The New Regime – [Album]

Tuesday, 10 March 2009

The word ‘one man band’ has the nasty habit of bringing to mind Dick Van Dyke a la Mary Poppins from 1964. Some guy in a pimped-out barbershop quartet suit with a drum strapped to his back, a harmonica strung across his face, and cymbals strapped somewhere I don’t even want to know about. It’s not a person seen often in the world of music, much less in the head-banging, hard-rocking land of punk/alternative metal. But here’s where former drummer of the Lostprophets and current Nine Inch Nails drummer Ilan Rubin can be found—working on his solo project, The New Regime, and putting together an album titled Coup through the world of digital downloads. A listen through this album will remove cheesy Disney musicals from your mind and connect one-man band with creative tour de force.

Coup was created in Rubin’s ‘downtime’ when with the Lostprophets—the kind of downtime you have when drumming for an international band with a couple albums to their name. It’s a work in modesty; Rubin didn’t want people to necessarily know it was he working on the album and therefore build interest solely based on his name and band reference list instead of the music. It’s a work in anonymity. The result is an album with musical strength, an almost epic rock feel, with nearly every song featuring a thick layering of sounds and vocals that are dark and riveting. There’s an eclectic mix of influences here too, musical poltergeists that seem to be hovering around Rubin in the recording studio.

The opening song, "The Collapse," is the album in miniature: striking piano work, drum-driven and darkly enchanting. The vocals seem to have a touch of Audioslave’s frontman without all the dislike that comes with being Audioslave’s frontman. And is that in the chorus…yes, a hint of Queen (the good years with Freddy Mercury)? Why yes, I think it is! Lyrically this first one sets the standard for the rest of the album; very moody, angst-powered. A sort of finger at old lovers who left you out in the cold and people who make the rules, like any good alternative rock album should be.

Moving down the playlist, "Order Restored" bumps up the energy with a powerful chorus that pulls the song up from what could be called a lackluster opening. Differentiation begins to play here; Rubin avoids the danger of many punk/ alt. rock albums, where so many of the songs are little clones of one another—think the Vanilla Ice/Queen incident—and makes an album with variety.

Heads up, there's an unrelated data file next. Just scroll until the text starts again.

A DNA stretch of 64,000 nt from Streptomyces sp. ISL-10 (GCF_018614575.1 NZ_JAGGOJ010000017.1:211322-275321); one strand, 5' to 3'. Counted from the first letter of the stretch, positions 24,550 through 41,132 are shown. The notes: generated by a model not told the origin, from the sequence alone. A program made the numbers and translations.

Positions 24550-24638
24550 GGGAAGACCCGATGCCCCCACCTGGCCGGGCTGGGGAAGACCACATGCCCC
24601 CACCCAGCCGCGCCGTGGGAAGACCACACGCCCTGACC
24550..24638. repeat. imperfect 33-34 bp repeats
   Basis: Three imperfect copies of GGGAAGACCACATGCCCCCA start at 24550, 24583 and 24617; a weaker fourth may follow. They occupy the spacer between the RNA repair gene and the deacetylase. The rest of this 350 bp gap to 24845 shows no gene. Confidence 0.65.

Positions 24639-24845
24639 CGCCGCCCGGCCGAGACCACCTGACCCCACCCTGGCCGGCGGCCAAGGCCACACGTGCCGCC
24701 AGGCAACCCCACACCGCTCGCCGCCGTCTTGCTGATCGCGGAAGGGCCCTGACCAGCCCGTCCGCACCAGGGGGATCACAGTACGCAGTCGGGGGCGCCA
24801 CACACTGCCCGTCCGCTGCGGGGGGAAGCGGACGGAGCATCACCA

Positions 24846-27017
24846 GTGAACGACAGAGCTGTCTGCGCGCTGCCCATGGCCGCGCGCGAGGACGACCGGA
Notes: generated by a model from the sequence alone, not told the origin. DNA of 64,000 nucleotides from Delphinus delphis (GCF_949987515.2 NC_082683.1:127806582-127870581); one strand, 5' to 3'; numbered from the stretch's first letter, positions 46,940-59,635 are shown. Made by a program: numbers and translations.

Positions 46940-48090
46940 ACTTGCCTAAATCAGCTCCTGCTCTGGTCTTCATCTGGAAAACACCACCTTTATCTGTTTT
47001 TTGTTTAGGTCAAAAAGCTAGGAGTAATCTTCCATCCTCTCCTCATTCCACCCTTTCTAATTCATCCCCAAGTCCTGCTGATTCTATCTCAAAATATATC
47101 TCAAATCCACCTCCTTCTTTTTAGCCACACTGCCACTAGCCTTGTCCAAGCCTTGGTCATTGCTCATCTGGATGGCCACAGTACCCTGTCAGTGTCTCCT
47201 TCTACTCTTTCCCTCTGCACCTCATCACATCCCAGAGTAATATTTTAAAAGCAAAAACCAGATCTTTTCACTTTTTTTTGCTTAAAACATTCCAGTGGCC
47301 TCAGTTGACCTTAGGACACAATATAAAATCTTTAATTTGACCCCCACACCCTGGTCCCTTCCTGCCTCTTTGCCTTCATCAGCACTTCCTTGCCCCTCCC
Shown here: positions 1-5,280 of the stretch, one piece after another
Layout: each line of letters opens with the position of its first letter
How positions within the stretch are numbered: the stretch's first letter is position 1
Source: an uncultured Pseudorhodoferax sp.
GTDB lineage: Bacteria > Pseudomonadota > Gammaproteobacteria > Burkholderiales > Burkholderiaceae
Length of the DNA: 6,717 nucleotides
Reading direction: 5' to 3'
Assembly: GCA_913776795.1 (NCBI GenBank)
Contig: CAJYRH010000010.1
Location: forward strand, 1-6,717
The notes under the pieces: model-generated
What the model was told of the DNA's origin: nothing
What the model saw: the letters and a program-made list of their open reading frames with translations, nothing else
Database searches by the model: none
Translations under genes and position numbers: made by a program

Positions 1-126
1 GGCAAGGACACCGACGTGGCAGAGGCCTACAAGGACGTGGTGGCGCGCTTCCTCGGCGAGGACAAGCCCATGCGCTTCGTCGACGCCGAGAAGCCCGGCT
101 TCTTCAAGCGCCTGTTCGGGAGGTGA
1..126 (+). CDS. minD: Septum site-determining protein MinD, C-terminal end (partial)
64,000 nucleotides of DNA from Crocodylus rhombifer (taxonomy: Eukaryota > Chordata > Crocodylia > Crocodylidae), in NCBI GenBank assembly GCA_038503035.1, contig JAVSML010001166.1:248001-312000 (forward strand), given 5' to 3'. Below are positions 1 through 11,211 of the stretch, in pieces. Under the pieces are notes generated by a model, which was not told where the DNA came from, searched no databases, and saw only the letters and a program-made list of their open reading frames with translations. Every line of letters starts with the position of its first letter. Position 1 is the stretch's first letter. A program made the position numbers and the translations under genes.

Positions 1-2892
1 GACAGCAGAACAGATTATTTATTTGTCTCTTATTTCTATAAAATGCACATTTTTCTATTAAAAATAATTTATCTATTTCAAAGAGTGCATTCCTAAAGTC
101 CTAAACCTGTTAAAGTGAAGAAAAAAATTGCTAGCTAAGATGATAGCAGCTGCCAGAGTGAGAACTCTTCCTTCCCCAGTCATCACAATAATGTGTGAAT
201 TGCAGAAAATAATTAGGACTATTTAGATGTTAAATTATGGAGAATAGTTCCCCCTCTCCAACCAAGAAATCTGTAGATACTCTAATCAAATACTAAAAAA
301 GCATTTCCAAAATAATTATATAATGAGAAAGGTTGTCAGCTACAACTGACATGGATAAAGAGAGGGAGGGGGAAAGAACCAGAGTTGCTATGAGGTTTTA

Works on the album like "All These Changes" really showcase Rubin’s vocal prowess, filling the song with lots of lament combined with a one-two power punch combo of remorseful piano work, but it runs the entire album, and is in fact the greatest strength of the album. Rubin’s haunting piano work that floats into nearly every track without notice until it’s there along with his particular voice quality is really what sets this album apart from the rest of the rock music bone yard. Not bad for a kid who’s never really sung before.

A great example of this is "Time Erase," a song that makes great use of discord—you feel like you’re wandering around in a Tim Burton flick. Lilting and lonely in a beautifully tragic way, this song adds some variety and slowing the pace from the rest of the songs, which are a lot more rock-based, harder and faster, while still maintaining that showcase of Rubin’s vocal chords and piano skills.

But before you start assuming every song is a photocopy of piano work and rock abilities, get into songs like "Haunt My Mind," which has a touch more industrial to it, or "Tap Dancing in a Minefield," which jumps out and audibly slaps you in the face with some fancy guitar riffs. It feels like a Guitar Hero song in its infancy with some classic rock power present.

The New Regime’s album Coup is a great trip back down alternative rock lane. Rubin avoids monotony with class, bringing in styles that will remind listeners of Queen here, Nine Inch Nails there, classic rock ballads over there, fingerprints of punk on that track; there’s even a Beatles memento to the final song, "Somethings." The rich layering of instrumentals and vocal work with that piano that will haunt your dreams and Rubin’s jaded lyrics make you remember why alternative rock was ear-worthy. And dare I say it; Rubin may have just made the one-man band cool all over again.


The New Regime – Coup is out now. Buy it on Amazon.

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